We had detected 11 species and more than 340 individuals of owls, when my work came to a premature stop because of the COVID -19 outbreak.

Asian Barred Owlet: photo by Kaushik Sarkar
Asian Barred Owlet. Photo by: Kaushik Sarkar.

Even as I was locked down at my field base, I could still hear and see owls from my terrace. A pair of Brown Hawk Owls and an Asian Barred Owlet frequented a Ficus religiosa tree beside the base. A pair of Spotted Owlets Athene brama would call every evening. Once I witnessed a Brown Hawk Owl catch a bat in mid-air, go back to the perch and eat it like a parakeet grasps and eats fruit. The Asian Barred Owlet despite its attempt to stay still and hidden during the day often used to get mobbed by other birds on the Ficus.

Brown Hawk Owl with a bat caught in its talons: photo by Kaushik Sarkar
Brown Hawk Owl with a bat caught in its talons. Photo by: Kaushik Sarkar.

Even though I was confined to my base camp, these owls gave me company. But the lockdown brought with it bad news including the clearance of various infrastructure projects in protected areas. To my shock, a coal mine in the Dehing landscape was one of them.

I was furious. During this dissertation fieldwork, I had found that these forests already suffered from various threats. The understaffed forest department struggled to deal with illegal logging and poaching in this vast landscape. A mining project could destroy the last lowland rainforests of India. I had barely scratched the surface of Dehing Patkai’s mysteries. Who knows how many more species we can find deep inside these forests. If just the edges of the forest support such high numbers of owls, imagine what the entire landscape supports. I hope that Dehing Patkai can stay as such: a place where owls thrive.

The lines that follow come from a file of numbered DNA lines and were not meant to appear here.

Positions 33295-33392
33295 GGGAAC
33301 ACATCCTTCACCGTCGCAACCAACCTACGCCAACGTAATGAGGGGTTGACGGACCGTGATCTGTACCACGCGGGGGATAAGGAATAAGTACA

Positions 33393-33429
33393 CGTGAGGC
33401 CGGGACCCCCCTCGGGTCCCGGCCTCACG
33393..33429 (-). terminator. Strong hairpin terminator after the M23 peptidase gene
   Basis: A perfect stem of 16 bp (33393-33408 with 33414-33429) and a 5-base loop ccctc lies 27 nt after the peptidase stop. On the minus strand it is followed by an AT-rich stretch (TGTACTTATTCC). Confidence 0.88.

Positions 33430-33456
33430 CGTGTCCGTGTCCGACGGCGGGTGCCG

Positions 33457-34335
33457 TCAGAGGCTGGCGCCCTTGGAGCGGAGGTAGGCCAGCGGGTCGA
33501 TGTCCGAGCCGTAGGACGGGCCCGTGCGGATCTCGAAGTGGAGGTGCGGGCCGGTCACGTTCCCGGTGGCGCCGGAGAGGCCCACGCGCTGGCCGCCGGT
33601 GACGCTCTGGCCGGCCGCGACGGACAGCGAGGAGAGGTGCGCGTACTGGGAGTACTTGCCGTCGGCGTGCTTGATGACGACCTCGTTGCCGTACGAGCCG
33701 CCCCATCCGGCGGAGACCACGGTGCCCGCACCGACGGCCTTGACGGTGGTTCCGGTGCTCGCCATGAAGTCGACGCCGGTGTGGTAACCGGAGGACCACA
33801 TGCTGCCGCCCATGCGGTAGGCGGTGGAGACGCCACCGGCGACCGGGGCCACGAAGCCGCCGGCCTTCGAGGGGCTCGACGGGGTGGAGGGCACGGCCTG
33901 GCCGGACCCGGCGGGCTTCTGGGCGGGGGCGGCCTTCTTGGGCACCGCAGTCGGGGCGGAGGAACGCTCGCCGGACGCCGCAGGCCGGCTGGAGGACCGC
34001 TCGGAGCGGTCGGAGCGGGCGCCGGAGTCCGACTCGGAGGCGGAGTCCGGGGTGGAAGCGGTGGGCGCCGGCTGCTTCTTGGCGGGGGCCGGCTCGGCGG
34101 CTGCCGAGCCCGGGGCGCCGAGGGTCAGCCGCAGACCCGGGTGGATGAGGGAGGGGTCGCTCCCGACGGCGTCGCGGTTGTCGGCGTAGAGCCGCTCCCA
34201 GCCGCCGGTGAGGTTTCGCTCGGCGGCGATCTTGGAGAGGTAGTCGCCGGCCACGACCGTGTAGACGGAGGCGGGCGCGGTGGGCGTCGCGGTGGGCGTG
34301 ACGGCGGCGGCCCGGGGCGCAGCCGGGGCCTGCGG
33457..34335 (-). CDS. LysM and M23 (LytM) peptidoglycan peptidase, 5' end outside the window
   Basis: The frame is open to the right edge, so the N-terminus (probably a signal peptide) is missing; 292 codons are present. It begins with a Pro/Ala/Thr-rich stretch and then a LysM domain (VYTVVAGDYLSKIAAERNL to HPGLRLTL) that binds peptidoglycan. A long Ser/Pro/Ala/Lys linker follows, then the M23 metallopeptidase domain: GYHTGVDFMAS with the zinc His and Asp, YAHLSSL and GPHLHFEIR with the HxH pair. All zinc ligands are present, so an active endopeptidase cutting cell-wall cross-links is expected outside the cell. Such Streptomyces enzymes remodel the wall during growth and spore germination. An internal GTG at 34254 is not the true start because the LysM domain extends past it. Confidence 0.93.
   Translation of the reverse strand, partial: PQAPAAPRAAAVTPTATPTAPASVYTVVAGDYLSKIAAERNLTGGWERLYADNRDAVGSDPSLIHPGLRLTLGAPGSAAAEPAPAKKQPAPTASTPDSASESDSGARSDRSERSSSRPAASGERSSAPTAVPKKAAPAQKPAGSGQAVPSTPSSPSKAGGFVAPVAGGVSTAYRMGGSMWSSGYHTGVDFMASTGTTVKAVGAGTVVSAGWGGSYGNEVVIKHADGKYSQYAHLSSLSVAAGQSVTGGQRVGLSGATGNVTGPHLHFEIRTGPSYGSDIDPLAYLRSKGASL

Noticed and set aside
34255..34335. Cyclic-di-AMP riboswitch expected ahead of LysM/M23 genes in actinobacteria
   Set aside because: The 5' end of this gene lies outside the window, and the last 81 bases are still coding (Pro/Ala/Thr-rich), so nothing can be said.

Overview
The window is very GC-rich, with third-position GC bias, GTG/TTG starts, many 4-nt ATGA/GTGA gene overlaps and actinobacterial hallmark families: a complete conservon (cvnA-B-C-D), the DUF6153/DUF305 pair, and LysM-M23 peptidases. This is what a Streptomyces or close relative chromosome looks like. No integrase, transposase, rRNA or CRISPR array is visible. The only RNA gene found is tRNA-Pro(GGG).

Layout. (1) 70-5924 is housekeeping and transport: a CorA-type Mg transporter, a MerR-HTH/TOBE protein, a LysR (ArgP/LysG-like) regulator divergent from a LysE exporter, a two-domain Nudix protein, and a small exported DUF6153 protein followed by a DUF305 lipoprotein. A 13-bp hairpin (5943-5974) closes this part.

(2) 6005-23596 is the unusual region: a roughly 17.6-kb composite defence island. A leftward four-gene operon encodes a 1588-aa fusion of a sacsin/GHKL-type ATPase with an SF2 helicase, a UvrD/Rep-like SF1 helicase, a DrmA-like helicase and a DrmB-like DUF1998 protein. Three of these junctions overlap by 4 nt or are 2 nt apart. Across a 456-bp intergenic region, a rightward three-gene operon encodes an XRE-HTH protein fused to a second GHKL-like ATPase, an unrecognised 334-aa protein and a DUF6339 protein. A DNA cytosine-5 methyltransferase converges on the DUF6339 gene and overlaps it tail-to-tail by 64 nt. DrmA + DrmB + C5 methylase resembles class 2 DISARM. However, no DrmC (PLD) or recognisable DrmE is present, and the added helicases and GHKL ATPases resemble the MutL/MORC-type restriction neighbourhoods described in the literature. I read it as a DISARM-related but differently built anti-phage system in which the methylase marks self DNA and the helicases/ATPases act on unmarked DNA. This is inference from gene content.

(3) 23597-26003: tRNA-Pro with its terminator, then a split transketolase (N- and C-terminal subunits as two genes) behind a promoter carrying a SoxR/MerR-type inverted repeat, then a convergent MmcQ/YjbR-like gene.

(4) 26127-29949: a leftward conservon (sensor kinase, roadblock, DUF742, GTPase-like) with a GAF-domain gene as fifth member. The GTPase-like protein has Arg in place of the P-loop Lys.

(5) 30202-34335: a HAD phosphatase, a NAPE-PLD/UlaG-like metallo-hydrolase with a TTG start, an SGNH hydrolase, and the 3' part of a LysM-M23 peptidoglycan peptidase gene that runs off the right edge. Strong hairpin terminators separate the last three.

Kaushik Sarkar is a Master's student pursuing 'Wildlife Biology and Conservation' at the National Centre for Biological Sciences (NCBS), Bangalore. This project was done as a Master's dissertation project under M.Sc Wildlife Biology and Conservation program at NCBS and supported by the Raptor Research and Conservation Foundation (RRCF).

REFERENCES

Appleby, B. M., Yamaguchi, N., Johnson, P. J., & Macdonald, D. W. (1999). Sex‐specific territorial responses in Tawny Owls Strix aluco. Ibis, 141(1), 91-99.

Comfort, E. J., Clark, D. A., Anthony, R. G., Bailey, J., & Betts, M. G. (2016).

Quantifying edges as gradients at multiple scales improves habitat selection models for northern spotted owl. Landscape Ecology, 31(6), 1227-1240.

Johnson, R. R., Brown, B. T., Haight, L. T., & Simpson, J. M. (1981). Playback recordings as a special avian censusing technique. Studies in Avian Biology, 6, 68-75.

Ries, L., Fletcher Jr, R. J., Battin, J., & Sisk, T. D. (2004). Ecological responses to habitat edges: mechanisms, models, and variability explained. Annu. Rev. Ecol. Evol. Syst., 35, 491-522.

Clause Konig and Friedhelm Weick: Owls of the World

Calls from xeno-canto.org


The author applied for and received ethical clearance from NCBS and NCF to use call playback for his research. Sanctuary discourages the use of call playback for any purpose other than wildlife and conservation research. Further, we encourage all wildlife photographers to abide by these guidelines drafted by our friends at Conservation India.